If you think a response like mine is being misleading in favour of the industry, I'm not sure what to tell you. I absolutely DESPISE the current game's industry, don't get me started. But, what you're trying to criticize I feel is an unfair over-extrapolation of your own situation and experience, which runs contrary to all evidence, my own experiences in the industry, and the fundamental logic of this situation.

The short of it is, compared to any time in the past, playing modern games at decent fidelity and framerate is cheaper than ever before, with grater accessibility than every before due to unilateral pushes (cough sony) for crossplatform play and the decline of concrete exclusivity. As the push for narrowing fab processes deaccellerates, the industry has also been hitting the wall of graphical diminishing returns, and as a result have focused on optimizing existing tech for the sake of consoles while adding more and more post-processing effects to games, which while are massive performance hogs (EG: god rays), can easily be turned off without affecting graphical fidelity. This is due to graphical targets, which were previously set to max settings, have steadily moved down the spectrum to medium or low targets thanks to aforementioned optimization.

If you're still stuck on a 2010-era low end laptop, then yes, NONE of this plays well, if at all, on your machine. I can sympathize, because I was in a similar situation for 7 years. If anything though, this at least is good news that when you eventually are able to buy into a proper system, you will be doing so at the most cost effective time (with the most variety of games) the industry has seen to date.

PS. Now is a slight issue with what I just said, the recent rise of etherium mining and faults in supply of DDR4 have increased the prices of new hardware, but used parts are still very cheap, and once these two market factors cease, new hardware prices will fall back into line or even lower than before the disturbance.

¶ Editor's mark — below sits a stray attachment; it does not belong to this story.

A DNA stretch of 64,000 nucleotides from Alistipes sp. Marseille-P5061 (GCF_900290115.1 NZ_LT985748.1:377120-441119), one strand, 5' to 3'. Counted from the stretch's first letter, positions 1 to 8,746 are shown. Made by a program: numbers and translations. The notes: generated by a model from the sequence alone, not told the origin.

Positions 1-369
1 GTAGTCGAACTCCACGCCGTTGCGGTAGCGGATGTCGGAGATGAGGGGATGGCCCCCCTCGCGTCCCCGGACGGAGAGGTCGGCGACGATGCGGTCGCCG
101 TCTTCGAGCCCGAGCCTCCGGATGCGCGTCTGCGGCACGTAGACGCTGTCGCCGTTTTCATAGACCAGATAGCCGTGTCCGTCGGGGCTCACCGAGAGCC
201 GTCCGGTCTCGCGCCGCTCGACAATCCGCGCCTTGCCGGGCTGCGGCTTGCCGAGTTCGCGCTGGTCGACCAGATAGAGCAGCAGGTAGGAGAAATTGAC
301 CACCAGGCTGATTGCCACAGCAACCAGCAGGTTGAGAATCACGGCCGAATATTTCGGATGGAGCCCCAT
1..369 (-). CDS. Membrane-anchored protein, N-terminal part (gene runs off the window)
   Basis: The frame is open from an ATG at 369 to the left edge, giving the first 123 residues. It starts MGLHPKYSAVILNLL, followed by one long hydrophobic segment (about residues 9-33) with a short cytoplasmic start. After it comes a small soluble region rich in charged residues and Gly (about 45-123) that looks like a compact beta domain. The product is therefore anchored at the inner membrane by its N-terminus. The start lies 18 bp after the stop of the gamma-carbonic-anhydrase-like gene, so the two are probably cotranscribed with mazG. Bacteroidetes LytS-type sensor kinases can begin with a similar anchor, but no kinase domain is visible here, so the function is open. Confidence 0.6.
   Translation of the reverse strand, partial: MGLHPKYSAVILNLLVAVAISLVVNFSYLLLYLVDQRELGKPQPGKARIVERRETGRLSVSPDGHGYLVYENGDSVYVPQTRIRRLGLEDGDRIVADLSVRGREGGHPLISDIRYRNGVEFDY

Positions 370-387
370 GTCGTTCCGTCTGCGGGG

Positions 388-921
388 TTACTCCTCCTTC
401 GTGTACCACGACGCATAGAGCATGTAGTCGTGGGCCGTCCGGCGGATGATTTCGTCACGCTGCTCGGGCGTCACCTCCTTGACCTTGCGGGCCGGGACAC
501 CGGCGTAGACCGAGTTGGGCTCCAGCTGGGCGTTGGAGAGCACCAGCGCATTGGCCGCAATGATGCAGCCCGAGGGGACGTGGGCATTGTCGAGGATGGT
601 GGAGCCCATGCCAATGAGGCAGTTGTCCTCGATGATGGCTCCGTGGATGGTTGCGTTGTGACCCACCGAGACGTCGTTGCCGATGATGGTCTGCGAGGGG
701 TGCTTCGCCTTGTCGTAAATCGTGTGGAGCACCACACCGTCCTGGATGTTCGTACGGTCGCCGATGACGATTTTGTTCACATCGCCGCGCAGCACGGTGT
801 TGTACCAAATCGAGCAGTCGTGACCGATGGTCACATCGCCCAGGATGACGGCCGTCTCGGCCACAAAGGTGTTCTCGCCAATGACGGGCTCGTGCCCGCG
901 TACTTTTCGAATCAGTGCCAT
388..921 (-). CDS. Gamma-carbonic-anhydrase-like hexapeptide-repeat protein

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Re: A brief history of realism in games

Post by Triert » Fri Sep 29, 2017 6:25 am

Wait, isn't etherium mining the thing that's putting Apple and Nintendo at war with each other over Iphones and the switch?

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Re:

Post by Jeffery Mewtamer » Fri Sep 29, 2017 12:28 pm

I think it worth noting that PC games don't get to monopolize system resources or target a single hardware configuration the way console games do. The former point means that, for most PC gamers, a game has to compete not only with itself, but the bloat of Windows and whatever user programs are running in the background, and freeing up as much CPU, GPU, and RAM as possible isn't as simple as closing everything on the taskbar(and may not always be desirable anyways). The latter means that even well coded games have to make trade-offs between optimization and compatibility, and from a business standpoint, running decently on a wide range of hardware is more important than running perfectly on only specific hardware. A game that itself only needs 6GB of RAM could easily push the total RAM requirements for a system to 8GB or even 16GB depending on what the player is likely to have running at the same time.